May 3 (Bloomberg) -- American International Group Inc. is increasing investments in commercial real estate, with a focus on apartment buildings as U.S. rental demand climbs, Chief Executive Officer Robert Benmosche said in an interview.
“We think the home-purchase pattern will change somewhat because of this crisis,” Benmosche, 68, told Bloomberg Television’s Betty Liu on the “In the Loop” program. “It will be a long-term trend, where you’ll see a lot more renters. And therefore we’re investing in properties where we can start getting into the apartment-rental business.”
Demand for rental homes is rising among Americans who can’t qualify for a mortgage or don’t want to own property after the worst housing crash since the Great Depression. The U.S. homeownership rate fell to 65 percent in the first quarter, the lowest since 1995, the Census Bureau reported this week. The rate peaked at 69.2 percent in June 2004.
AIG is working to boost income from its portfolio of more than $360 billion as bond yields near record lows pressure profits. The company increased investment real estate holdings by 15 percent last year to $3.2 billion, according to a regulatory filing, while it held $13.8 billion of commercial mortgages.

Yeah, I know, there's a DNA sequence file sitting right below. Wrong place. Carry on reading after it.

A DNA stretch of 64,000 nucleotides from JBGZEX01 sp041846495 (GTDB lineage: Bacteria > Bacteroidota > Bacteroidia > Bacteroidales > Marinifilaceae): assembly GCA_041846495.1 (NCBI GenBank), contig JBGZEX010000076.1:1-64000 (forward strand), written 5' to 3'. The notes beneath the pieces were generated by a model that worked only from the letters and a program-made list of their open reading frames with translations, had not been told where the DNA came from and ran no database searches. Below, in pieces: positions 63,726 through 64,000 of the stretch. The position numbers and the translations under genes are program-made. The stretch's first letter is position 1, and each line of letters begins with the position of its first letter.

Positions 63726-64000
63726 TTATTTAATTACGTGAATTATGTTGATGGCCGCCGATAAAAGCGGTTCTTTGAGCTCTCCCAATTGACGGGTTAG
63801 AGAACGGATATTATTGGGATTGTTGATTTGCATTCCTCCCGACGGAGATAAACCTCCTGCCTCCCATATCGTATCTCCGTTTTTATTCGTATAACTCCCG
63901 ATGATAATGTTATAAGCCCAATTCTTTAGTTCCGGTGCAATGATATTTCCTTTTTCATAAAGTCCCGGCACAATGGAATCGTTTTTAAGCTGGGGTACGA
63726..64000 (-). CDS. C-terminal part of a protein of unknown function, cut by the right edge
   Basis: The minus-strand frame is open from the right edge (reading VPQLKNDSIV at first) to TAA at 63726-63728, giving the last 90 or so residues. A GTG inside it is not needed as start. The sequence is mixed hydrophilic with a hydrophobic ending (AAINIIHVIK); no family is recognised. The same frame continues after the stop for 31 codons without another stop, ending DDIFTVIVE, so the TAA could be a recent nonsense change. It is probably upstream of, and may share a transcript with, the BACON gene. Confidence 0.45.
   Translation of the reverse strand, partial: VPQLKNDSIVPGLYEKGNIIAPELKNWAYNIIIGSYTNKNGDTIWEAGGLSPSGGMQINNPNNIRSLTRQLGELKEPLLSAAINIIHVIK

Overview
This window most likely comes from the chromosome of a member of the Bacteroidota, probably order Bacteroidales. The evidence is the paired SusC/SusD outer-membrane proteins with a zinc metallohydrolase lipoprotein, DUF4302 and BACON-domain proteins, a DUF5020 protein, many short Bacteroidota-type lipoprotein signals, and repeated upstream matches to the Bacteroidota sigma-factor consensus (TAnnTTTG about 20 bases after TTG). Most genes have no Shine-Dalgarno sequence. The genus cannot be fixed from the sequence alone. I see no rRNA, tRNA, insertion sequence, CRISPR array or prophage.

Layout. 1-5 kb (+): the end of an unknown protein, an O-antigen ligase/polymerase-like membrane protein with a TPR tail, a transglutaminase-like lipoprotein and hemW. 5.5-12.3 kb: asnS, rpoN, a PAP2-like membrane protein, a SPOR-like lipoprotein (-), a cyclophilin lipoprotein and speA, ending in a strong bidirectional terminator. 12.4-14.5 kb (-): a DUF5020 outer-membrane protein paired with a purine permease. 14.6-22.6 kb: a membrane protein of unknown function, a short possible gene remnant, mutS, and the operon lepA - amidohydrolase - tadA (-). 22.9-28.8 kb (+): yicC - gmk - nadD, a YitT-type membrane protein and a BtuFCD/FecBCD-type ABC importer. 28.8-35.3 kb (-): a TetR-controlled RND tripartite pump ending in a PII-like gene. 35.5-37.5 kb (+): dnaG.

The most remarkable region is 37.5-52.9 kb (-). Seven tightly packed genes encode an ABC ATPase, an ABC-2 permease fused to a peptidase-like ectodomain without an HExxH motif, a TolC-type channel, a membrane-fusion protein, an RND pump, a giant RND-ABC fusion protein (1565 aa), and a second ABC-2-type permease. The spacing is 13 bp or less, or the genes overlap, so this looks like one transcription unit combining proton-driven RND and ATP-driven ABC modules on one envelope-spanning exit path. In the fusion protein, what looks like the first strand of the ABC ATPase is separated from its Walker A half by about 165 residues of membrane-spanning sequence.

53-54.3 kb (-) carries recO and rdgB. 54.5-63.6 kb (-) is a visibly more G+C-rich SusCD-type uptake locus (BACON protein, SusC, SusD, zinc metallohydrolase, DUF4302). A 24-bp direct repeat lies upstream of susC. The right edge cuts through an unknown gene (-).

AIG also held $12.4 billion of bonds backed by commercial mortgages and $36.1 billion of residential-mortgage-backed securities as of Dec. 31. Benmosche said today the insurer is considering lending more for commercial real estate projects.
“We’re looking at making loans in a big amount, rather than relying on the securitized market,” he said.
Benmosche, who took over as CEO in 2009, has said AIG needs to boost direct investment in real estate to reduce its reliance on the Wall Street firms that package mortgage loans. The insurer said earlier this year it’s beginning a program to buy individual home loans.
The residential-mortgage purchases may focus on so-called jumbo loans, or those too big for government programs, Benmosche said today.
AIG’s investments have included providing equity to a 510-unit rental project in Williamsburg, Brooklyn, on the waterfront overlooking the East River across from Manhattan, where developers broke ground in August.
Benmosche also said today that AIG is planning to move some of its New York staff into its building at 175 Water St. in lower Manhattan after the lease at its 180 Maiden Lane headquarters ends. The Maiden Lane property was meant to be a “temporary” lease after the company sold its previous headquarters at 70 Pine St. in 2009, he said.
AIG received a U.S. bailout in 2008 after bets on housing soured amid the financial crisis. Benmosche repaid the rescue, which swelled to as much as $182.3 billion, in December. The stock has climbed 26 percent this year, beating the 13 percent advance of the Standard & Poor’s 500 index.
To contact the reporter on this story: Zachary Tracer in New York at firstname.lastname@example.org